MONTEREY, CA—Since 2010, when the Portola Hotel & Spa became one of the first U.S. Green Building Council LEED-certified hotels on California’s Central Coast, sustainability has played a role in all of its initiatives.
When Janine Chicourrat, GM of the property, arrived in 2008, she started looking at all of the hotel’s operations. For instance, the property had a cogeneration machine, which Chicourrat had previously not worked with before.
“I started thinking about all of the different sustainable practices that they had started informally at the hotel, and then I researched LEED certification,” she said.
That research, sparked by the cogeneration machine, which generates electricity and useful heat at the same time, led Chicourrat to pitch the owners on achieving LEED certification.
“I estimated when I did my presentation that it was going to cost about $30,000 to $50,000, and it was upward of about $400,000 when we finally got our LEED certification, with all of the different changes we made equipment-wise in the hotel,” she said.
Despite the cost of the changes to become more sustainable, Chicourrat said it had a number of benefits. “Energy costs continue to rise. No matter what you do, it is a smart investment in terms of trying to reduce your overall energy costs or keep the increases at a lower rate than a hotel that doesn’t go through something like that,” she said. “You are saving money on energy. You are saving money on water. The Monterey Peninsula has a huge water issue and our cost of water is one of the highest in the country. Anything you can do to save water and reduce those expenses is a good thing. A lot of it has to do with the payback on energy and water; those are the two biggest contributors.”
In addition to the energy and cost savings, the social aspect is important to Chicourrat. “There is a certain responsibility to try to help educate people, I believe, in terms of what it is to be sustainable,” she said. “Hotels in general tend to be one of the biggest energy wasters in the world. Think about all of the lights that are turned on and left on. Some people leave their hotel rooms and leave their TV on. It just blows my mind.”
Since achieving LEED certification, sustainability is a factor in all the hotel does. “Every time we do something in the hotel, we look for ways that we can make changes that respect the environment and help us with our initiatives,” she said. “We’ve gone the extra step to try to be as sustainable as possible.”
One initiative the property has undertaken is switching its plastic water bottles to aluminum. “We are working with the manufacturers to see if we can brand it to create a sustainability message for our destination,” she said. “We are also trying to get all of the hotels and restaurants using these aluminum bottles to help educate people on the importance of sustainability.”
There is a difference in the cost between aluminum and plastic, but Chicourrat is fine with that. “As I tried to convince one of our local hotel operators, who said he gives his water away, I told him that I put it in and charge,” she said. “I told him he could find something else to give away. I give away a cookie at check-in. You don’t necessarily have to give away your water. Charge for it and you are going to be fine.”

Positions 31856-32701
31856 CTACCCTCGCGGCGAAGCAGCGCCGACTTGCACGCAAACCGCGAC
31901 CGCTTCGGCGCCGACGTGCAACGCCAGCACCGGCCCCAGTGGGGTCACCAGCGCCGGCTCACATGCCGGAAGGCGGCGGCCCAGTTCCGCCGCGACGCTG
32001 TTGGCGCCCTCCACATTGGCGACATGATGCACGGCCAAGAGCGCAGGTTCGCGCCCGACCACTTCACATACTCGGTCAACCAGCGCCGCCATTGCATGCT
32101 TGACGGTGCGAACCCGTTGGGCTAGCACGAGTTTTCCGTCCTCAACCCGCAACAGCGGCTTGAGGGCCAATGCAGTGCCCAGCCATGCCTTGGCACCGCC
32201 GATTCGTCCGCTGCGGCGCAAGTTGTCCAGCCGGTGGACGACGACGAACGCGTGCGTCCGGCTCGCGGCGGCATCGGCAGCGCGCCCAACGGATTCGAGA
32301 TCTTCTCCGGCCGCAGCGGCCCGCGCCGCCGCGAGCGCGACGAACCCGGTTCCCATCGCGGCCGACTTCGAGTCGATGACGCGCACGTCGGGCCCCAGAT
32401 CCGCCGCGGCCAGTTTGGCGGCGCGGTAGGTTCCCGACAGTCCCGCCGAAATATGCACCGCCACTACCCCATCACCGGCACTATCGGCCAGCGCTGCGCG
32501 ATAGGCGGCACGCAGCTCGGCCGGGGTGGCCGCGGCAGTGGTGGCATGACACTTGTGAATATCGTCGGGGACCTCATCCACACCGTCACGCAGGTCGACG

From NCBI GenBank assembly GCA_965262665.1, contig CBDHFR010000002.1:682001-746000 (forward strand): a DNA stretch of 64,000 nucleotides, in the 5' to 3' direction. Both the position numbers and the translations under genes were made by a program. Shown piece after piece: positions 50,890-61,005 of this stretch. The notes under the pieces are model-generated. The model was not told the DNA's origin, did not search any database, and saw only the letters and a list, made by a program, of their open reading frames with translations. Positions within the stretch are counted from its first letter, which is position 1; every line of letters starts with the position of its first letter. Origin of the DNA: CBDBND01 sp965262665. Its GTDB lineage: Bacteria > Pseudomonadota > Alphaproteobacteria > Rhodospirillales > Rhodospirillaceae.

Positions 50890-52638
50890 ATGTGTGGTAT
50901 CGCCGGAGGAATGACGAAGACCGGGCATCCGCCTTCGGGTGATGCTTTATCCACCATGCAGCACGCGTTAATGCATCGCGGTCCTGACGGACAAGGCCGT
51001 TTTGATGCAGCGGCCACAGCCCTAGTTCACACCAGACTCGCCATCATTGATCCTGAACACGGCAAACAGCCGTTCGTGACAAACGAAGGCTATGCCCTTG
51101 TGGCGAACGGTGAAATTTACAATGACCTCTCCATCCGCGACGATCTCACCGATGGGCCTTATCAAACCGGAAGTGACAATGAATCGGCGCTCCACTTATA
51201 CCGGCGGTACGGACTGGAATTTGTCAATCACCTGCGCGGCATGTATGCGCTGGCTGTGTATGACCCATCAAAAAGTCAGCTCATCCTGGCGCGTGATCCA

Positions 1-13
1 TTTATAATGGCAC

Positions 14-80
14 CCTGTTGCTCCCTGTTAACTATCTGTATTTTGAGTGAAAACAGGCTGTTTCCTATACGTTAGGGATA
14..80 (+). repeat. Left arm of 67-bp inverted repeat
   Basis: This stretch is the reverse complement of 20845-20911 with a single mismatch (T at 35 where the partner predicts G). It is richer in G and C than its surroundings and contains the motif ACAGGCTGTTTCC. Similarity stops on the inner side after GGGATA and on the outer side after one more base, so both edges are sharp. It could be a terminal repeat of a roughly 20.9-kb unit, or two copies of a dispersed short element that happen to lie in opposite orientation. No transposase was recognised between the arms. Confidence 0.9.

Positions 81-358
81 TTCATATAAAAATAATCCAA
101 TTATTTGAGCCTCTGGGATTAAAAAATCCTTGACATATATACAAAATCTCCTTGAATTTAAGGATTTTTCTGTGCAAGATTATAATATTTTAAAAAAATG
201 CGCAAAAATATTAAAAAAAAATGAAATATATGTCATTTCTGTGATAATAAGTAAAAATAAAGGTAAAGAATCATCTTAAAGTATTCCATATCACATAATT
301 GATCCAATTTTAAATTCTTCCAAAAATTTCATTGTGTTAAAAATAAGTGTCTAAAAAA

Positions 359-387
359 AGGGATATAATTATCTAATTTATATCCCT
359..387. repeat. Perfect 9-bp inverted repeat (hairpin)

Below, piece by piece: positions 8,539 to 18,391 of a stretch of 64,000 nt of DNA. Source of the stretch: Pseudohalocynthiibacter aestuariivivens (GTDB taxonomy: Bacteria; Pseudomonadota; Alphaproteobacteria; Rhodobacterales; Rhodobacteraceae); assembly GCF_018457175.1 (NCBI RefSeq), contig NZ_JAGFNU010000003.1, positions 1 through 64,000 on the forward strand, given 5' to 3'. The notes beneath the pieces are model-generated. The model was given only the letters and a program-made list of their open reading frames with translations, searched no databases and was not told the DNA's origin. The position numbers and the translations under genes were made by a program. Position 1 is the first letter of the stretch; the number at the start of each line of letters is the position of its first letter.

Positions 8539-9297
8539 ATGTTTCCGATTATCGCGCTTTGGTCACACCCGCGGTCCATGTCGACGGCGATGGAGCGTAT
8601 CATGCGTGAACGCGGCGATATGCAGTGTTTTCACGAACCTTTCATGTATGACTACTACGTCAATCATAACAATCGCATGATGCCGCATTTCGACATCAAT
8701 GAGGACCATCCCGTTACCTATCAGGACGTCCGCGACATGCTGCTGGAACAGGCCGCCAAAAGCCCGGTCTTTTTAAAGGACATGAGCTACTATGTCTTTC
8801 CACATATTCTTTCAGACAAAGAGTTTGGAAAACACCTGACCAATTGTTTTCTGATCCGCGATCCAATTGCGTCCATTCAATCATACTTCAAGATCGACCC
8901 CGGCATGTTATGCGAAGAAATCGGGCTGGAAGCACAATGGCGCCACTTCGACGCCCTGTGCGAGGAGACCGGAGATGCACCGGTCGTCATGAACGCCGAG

Last summer, the property launched a Reduce Waste conference program. The sales and catering teams deliver all sales kit information electronically or via eco-friendly flash drives and provide clients with a list of suggested environmentally friendly vendors, as well as biodegradable badges and other green-friendly conference services. “For groups of up to 900, we do composting,” she said. “We’ve got eco-friendly vendors that we work with and exhibit companies. We try to get people not to use paper plates and go back to china and replace disposable utensils.”
Including the composting from the conference program, the hotel is diverting about 75% of its waste. “We separate everything,” said Chicourrat. “In the kitchen, we have all of our food waste separated and we send it off to be composted.”
The Portola’s dining establishments also participate in the local Monterey Bay Aquarium’s Seafood Watch Program, which classifies seafood using a green, yellow and red system. Species classified green are the most sustainable. Yellow should be avoided, but can be used occasionally, while those classified red should be avoided at all costs because of environmental impact or endangered populations.
The property also offsets 100% of its carbon footprint by purchasing renewable energy credits. These energy credits also help support local schools by helping to fund solar projects. The hotel recently purchased green power to offset 100% of the building’s annual energy consumption over two years—equivalent to offsetting 3.9 million kilowatt hours of electricity and 2,035 metric tons of carbon dioxide.
The hotel has even found a way for the leftover mash from its brewpub to suit another purpose. “It is sent off for use as cow feed,” she said. “It was one of our brewers who came up with that.”
One of the best parts of the sustainability initiatives for her is the employee engagement. “They are the ones who come up with the ideas because they are doing the job,” she said. “It has been really cool to have the creativity come out in the people that you work with and have them throw out their ideas. I encourage everyone around me.”
The hotel includes info on its sustainability efforts on its website and in-room for guests to see. Chicourrat said she has even overheard a child talking to his parents about how the hotel had so many environmentally friendly things.